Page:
Thanks, I hate it

mild gore

Time has ceased to make sense over the last two weeks. I know I’m not alone in that, though for me it has less to do with COVID-19 and everything to do with recovering from abdominal surgery and learning to live with a jejunostomy feeding tube.

Earlier today, when I realized it has already been two weeks I was relieved. I’ve had so much pain, nausea and vomiting, discomfort, bloating, and fatigue. I’ve even had my first infection (it was really scary, and the reason I was readmitted to the hospital only a day after I was discharged). I’m not yet up to my goal feeding rate and still not getting enough nutrition; each time we bump it up I start to feel sicker. I can only hope that the more time passes, the better I’ll feel.

And yet, I know healing isn’t linear. So we’ll see.

Two weeks isn’t hardly enough time to reflect. I’ve only actually looked at my tube site a few times, really, and every time it freaks me out. The plastic ring at the base of the tube is currently sewed to my skin and will be for a few months. It makes me feel like Frankenstein’s monster. The tube site leaks a bit—a bloody ooze. It’s gross. Most of the time it’s covered with gauze, though, so I don’t have to see it.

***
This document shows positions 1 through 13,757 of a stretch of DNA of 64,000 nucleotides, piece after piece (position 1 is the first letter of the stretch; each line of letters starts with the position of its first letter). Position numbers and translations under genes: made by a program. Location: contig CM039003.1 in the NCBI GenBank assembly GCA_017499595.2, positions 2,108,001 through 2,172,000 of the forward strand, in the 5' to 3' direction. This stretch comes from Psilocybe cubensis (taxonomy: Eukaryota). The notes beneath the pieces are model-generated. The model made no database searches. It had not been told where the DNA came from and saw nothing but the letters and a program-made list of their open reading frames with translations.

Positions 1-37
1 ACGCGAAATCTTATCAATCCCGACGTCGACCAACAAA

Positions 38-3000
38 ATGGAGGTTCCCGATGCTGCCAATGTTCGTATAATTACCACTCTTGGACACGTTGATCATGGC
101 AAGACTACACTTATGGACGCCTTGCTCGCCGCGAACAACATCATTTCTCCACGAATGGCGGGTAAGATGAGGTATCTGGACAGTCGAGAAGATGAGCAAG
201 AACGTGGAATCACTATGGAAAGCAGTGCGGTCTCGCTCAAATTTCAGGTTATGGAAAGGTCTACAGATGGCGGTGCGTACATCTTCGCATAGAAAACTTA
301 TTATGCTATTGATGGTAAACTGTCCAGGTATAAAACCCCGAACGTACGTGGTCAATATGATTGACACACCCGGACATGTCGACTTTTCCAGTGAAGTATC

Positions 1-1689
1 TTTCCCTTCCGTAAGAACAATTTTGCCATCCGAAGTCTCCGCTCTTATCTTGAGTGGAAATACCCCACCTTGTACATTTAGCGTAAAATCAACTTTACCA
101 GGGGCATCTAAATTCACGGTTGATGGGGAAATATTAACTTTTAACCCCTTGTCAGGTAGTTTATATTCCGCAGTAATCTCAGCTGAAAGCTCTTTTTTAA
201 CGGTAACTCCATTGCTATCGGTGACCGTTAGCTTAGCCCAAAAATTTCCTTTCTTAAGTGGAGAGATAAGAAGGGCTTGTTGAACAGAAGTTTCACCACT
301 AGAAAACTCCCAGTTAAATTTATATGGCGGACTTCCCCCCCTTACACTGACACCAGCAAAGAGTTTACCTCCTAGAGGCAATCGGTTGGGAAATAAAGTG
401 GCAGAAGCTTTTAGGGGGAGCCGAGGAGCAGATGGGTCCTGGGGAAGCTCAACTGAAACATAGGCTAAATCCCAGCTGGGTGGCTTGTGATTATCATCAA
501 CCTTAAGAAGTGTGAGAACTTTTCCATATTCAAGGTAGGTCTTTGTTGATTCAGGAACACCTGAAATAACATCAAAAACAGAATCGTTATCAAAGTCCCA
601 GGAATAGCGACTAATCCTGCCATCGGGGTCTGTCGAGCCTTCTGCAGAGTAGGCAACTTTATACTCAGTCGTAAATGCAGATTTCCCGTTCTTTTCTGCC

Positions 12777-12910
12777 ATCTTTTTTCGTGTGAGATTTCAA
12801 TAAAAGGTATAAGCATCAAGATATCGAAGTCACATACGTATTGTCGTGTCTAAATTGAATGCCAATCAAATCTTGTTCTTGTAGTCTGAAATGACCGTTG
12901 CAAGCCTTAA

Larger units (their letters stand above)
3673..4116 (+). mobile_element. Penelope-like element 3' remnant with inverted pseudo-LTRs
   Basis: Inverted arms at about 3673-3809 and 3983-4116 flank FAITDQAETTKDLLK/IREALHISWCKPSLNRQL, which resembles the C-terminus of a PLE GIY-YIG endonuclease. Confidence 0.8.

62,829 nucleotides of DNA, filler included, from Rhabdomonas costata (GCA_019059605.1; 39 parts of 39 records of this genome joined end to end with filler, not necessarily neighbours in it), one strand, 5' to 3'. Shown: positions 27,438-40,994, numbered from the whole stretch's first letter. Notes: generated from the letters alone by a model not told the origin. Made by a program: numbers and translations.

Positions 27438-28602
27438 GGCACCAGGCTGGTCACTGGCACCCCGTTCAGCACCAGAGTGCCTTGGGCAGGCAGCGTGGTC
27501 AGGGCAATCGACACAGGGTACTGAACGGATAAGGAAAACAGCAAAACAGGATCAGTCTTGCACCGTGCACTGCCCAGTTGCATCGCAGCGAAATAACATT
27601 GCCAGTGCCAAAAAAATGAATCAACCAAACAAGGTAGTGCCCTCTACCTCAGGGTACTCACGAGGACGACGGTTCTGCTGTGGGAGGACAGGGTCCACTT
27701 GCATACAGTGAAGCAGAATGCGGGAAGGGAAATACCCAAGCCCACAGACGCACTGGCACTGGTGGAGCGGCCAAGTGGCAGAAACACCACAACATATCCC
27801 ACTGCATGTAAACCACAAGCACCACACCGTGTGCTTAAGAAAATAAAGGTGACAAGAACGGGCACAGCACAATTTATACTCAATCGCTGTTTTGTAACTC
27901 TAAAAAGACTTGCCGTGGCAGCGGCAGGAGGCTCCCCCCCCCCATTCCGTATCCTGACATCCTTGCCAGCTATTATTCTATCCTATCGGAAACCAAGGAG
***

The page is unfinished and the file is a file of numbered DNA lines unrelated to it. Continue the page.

I don’t know how I’ll feel in a few weeks, months, years. I don’t even fully know how I feel now. Sad sometimes. Defeated as well. Scared? Frustrated, for sure.

What people want to hear is that I’m doing better, that I’m getting more energy and maybe even happy about things.

But right now, I’m not. Right now, I hate my tube. I hate that it’s both in and outside of me. I hate that I’m connected to a pump and bag full of formula 24/7. I hate that I can’t sleep on my side anymore and that I can’t currently twist to pop my back. I hate how distended my stomach is from the feed, and how it’s hard to stand up straight as a result. I hate that I can’t pick up my dog or cuddle him like I used to be able to. I feel like a medical device and not a person—and I hate it.

I know that I need my J tube. I know that it’s literally saving my life—and I do want to be alive. I still hate it.  Both of those things can be true.